Wow, I hope I don’t get into trouble for leaving anyone out! One of my all-time favorites and great friend is Alen Bibić. He’s a forward-thinking pioneer in Croatia. He was one of the first to take international export seriously. His winery is also about 30 minutes away from where my father was born. My grandfather had vineyards close to Bibić’s and grew some of the grapes, like Babić and Debit, that Alen champions.
There are a number of new and forward-thinking winemakers like Bruno Trapan, Ivica Matošević, Moreno Degrassi, Moreno Coronica, and the Benvenuti brothers, as well as other guys up in Istria. The godfather of Istria for me is Giorgio Clai. He makes amazing orange wines from Malvazija and big, delicious reds from Teran and Refosco.
Down in Hvar, there is a visionary winemaker called Andro Tomić who does a great job at harnessing indigenous varieties and making them approachable for those that are new to Croatian wines. In Slavonia, you have Vlado Krauthaker who is doing amazing things. A lot of winemakers in Slavonia are unsung heroes doing great work.
In the Uplands, Bodren is making excellent ice and late–harvest wines. Tomac is producing amazing sparkling and amphora wines. Korak is making one of the finest Pinot Noirs in Croatia, and he’s a great guy with a strong signature in his winemaking style.
Adding on to your recommendation about Alen Bibić: we visited the Bibich winery several months ago and enjoyed one of the best wine-pairing experience we’ve ever had. The molecular cuisine, which Alen’s wife prepared, elevated the wines to a whole new level of exquisite charm. The Bibich winery certainly sets the bar high for gastronomic tourism. Moving forward, what do you see in the trajectory of your projects on Croatian wine?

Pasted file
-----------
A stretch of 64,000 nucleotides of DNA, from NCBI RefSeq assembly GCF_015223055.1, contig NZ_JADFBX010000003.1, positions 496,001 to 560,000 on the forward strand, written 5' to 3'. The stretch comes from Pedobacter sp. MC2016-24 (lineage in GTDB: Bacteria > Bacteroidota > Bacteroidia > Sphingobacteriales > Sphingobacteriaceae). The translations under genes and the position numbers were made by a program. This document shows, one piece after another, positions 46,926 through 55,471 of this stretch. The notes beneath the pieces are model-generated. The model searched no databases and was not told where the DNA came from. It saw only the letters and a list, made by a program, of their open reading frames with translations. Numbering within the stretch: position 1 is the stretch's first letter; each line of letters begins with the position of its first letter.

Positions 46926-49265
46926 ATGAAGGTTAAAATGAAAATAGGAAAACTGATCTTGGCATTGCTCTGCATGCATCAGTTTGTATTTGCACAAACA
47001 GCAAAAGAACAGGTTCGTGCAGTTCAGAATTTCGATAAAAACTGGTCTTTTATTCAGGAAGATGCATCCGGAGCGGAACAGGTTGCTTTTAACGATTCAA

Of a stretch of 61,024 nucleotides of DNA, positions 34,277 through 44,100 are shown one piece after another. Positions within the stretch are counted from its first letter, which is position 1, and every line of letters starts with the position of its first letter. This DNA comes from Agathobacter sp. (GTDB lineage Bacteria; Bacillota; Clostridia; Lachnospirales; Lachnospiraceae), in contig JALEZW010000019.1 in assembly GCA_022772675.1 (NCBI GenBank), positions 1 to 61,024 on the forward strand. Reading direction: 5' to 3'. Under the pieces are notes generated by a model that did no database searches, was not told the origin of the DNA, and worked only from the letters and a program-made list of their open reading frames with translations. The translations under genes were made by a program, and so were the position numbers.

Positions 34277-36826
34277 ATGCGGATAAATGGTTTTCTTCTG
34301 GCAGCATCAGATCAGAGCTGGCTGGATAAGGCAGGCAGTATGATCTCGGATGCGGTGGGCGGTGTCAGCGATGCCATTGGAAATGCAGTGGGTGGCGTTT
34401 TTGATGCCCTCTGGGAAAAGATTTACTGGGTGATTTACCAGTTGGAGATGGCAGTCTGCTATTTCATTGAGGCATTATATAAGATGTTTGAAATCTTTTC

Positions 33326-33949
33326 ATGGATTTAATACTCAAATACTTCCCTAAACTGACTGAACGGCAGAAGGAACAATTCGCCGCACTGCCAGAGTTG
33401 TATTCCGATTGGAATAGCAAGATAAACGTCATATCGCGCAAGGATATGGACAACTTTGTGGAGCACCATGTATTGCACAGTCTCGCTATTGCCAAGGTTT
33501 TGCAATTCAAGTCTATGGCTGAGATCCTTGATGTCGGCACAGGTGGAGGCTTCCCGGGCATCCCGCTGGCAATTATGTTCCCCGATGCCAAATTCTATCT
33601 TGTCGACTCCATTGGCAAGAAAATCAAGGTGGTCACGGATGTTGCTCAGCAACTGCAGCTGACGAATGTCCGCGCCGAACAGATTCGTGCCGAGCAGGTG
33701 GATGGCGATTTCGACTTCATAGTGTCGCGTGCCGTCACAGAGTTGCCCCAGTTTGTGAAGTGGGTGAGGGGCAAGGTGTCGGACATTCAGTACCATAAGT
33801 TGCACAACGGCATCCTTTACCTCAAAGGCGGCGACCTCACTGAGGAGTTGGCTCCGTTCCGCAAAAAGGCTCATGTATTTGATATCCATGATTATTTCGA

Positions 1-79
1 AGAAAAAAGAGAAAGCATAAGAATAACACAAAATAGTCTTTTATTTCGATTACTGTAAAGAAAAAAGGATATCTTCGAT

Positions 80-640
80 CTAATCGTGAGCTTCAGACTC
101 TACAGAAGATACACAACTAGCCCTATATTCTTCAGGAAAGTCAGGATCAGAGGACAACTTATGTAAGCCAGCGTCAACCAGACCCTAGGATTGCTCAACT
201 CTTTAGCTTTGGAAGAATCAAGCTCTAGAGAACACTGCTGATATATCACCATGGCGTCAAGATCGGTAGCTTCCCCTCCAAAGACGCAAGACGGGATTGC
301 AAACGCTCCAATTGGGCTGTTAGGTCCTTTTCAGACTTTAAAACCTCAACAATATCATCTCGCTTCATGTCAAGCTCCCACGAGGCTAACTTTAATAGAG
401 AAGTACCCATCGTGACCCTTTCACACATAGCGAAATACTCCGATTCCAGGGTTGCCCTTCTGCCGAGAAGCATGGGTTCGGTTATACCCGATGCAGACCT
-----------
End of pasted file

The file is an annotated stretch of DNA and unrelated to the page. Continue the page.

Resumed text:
It’s been an interesting 10 years; most of the time, it’s been a one-man show. There have been various initiatives to get funding from various sources. I have conducted masterclasses and assisted with grand tastings here in New York City. I hope to collaborate with the winemaker’s association of Croatia in continuing these events.
The biggest challenge is sustaining the Wines of Croatia project without bankrupting myself. I have used my heart and passion to propagate this project and realized that I need to monetize the website in order to move forward. The question is how to do that while maintaining the credibility, objectivity, and integrity of the information. I have some plans in the works and am relaunching the website soon, so we will take it from there.
Exotic Wine Travel’s Choice: Croatian Wine
Clai Ottocento Crni 2013
€20.99 | EU-wide Delivery | Shop Here
Made by the wine producer that Cliff refers to as “the godfather of Istria”. The Clai Ottocento Crni is a red blend of Cabernet Sauvignon, Merlot, Teran, and a touch of Refosco. The grapes are farmed organically with biodynamic principles. The grapes undergo spontaneous fermentation and long maceration. This is a wine that will appease many people: dense and powerful in the mouth and finishes with refinement. The rich flavors are of black fruit, licorice, musky perfume, and earth. The long end palate is guided by a mineral characteristic, perked up by grippy but easy-going tannins.
We also did a video featuring Clai’s wines:
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- Featured photo: Cliff Rames by Wines of Croatia.